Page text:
- The Washington Times - Friday, March 27, 2009

Witnessing the increase in attendance, Matt Fairchild knew Air Force hockey has caught on in Colorado Springs. But he was caught off-guard earlier this month when approached at the grocery store by a season-ticket holder.

“That was amazing, just a random person approaching me,” he said. “When I first got here, that wasn’t the case.”

Recognition comes with the Falcons’ 27-10-2 record and a 36-point season by Fairchild, a 23-year old junior left wing who graduated from Stone Bridge High School in Ashburn, Va.

But what would be amazing is two wins in two days to secure a spot in the Frozen Four on April 9 and 11 at Verizon Center.

Air Force has sustained one-goal losses to Minnesota and Miami (Ohio) in the regional semifinals the last two years. The Falcons, champions of the Atlantic Hockey Association, play No. 3 Michigan on Friday in Bridgeport, Conn. The winner plays the Vermont-Yale winner Saturday.



“The key for us is limiting our mistakes and capitalizing on their mistakes,” Fairchild said. “It definitely helps us that we’ve been in this position before. When I was a freshman, it was new for everybody. We like our chances.”

Fairchild is one of four D.C. area players in the tournament. Greg Costa (Crownsville, Md.) and Chris Donovan (Fairfax Station) play for Northeastern and Jamie Fritsch (Odenton, Md.) for New Hampshire.

Fairchild’s production has increased each year - 11 points to 29 points to now 36 points. His 17 goals rank second on the team behind Hobey Baker Award finalist Jacques Lamoureux (32 goals). The Falcons started the season with 13 consecutive wins and enter the tournament on a 7-2 streak.

Fairchild got a late start to skating, moving from neighborhood roller hockey to the ice around fourth grade. He attended Broad Run High School for a year before graduating from Stone Bridge in 2003. He played three years of junior hockey in the Boston area before moving to the academy.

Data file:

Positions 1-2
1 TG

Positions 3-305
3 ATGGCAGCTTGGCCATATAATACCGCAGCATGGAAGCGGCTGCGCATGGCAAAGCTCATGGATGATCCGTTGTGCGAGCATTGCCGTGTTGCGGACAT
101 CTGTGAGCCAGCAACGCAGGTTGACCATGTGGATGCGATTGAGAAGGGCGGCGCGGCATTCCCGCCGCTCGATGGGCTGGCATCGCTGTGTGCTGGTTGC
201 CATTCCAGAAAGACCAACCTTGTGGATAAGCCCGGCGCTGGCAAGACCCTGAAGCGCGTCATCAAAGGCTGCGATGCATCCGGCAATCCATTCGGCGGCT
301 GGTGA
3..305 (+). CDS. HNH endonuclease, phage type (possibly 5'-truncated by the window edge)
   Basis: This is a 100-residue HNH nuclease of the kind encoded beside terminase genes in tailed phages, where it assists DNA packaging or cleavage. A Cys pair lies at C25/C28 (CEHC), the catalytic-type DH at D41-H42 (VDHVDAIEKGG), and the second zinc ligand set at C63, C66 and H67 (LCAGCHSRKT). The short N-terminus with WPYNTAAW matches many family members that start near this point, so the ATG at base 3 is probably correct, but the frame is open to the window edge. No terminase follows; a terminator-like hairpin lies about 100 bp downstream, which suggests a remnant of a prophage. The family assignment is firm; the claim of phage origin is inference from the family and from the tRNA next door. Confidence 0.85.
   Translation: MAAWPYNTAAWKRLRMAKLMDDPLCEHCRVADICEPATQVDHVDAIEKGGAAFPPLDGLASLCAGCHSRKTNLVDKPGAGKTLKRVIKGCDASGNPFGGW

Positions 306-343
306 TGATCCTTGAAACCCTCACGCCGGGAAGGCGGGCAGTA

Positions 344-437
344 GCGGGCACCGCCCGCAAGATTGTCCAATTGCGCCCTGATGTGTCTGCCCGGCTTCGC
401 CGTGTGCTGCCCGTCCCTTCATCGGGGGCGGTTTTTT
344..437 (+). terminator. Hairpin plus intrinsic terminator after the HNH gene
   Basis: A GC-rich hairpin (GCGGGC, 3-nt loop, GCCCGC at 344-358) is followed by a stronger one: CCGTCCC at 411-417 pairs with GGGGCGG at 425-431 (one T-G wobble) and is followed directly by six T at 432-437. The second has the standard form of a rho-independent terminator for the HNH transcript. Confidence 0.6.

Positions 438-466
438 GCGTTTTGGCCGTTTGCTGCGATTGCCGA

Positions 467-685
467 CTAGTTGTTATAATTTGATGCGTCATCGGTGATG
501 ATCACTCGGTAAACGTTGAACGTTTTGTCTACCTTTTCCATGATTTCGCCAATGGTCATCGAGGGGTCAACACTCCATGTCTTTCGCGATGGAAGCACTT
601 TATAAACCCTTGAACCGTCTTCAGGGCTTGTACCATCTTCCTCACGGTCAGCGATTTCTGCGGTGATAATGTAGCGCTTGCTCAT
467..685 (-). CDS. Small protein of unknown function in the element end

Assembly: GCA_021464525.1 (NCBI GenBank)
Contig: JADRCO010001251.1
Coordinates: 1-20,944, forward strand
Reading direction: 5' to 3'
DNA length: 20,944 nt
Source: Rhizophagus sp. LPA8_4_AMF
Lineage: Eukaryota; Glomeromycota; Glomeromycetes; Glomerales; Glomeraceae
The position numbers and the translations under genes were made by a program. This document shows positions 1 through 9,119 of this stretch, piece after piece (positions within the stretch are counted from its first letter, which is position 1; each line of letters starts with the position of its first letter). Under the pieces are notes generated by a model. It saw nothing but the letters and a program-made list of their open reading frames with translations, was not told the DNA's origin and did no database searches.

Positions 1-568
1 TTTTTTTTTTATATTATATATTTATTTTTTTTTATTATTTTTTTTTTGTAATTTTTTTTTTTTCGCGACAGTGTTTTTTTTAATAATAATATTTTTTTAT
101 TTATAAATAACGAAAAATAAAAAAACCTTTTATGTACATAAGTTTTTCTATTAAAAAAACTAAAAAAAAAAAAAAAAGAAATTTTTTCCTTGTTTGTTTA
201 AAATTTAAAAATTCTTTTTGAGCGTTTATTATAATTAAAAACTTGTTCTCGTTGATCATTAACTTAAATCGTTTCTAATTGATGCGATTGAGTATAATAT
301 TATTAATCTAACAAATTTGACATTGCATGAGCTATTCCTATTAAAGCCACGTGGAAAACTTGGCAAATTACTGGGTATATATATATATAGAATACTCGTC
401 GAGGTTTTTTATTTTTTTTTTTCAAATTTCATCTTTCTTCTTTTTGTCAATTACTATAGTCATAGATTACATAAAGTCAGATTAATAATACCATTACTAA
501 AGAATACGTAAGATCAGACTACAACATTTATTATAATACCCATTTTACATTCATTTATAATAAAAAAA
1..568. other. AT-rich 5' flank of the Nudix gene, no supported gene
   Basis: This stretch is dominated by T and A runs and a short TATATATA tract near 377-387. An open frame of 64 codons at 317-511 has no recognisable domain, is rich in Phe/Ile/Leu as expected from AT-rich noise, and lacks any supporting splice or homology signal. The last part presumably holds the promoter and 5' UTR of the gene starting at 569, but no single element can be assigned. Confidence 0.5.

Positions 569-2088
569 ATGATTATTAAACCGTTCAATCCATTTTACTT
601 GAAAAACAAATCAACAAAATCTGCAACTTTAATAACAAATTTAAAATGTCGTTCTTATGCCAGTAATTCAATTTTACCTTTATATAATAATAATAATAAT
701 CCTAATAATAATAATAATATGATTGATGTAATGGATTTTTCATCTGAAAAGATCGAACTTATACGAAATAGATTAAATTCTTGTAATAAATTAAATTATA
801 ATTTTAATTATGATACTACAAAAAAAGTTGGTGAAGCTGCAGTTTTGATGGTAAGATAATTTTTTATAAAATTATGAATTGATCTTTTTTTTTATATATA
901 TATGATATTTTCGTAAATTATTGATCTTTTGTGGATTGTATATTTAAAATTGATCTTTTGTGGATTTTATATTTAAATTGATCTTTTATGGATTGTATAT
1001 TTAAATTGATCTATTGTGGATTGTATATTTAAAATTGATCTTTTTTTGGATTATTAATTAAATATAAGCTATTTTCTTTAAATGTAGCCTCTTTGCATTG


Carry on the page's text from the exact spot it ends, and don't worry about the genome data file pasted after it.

“I knew I had to go the junior route - that’s the standard procedure now, to go there to get bigger and stronger before going to college,” he said. “Two years before I got here, they came to the first tournament of the season in Boston and asked me to take a visit. I just loved it.”

Hockey is just part of the academy experience. In 2007, he made five solo jumps and last summer worked with Air Force officers launching rockets and missiles.

“I don’t need to do [the jumps] ever again,” he said.

This summer, he will be home for three weeks before returning to Colorado Springs to help conduct basic training for incoming freshmen.

A systems engineering management major, Fairchild decided earlier this month that he wouldn’t immediately pursue pilot training, choosing acquisitions officer as his postgraduate career.

“Buy stuff using the government’s money” is how he described the job. “I went back and forth pretty much every day on what I wanted to choose. When it came down to it, pilot commitment is 10 years after training, and that’s a long time to commit to.”

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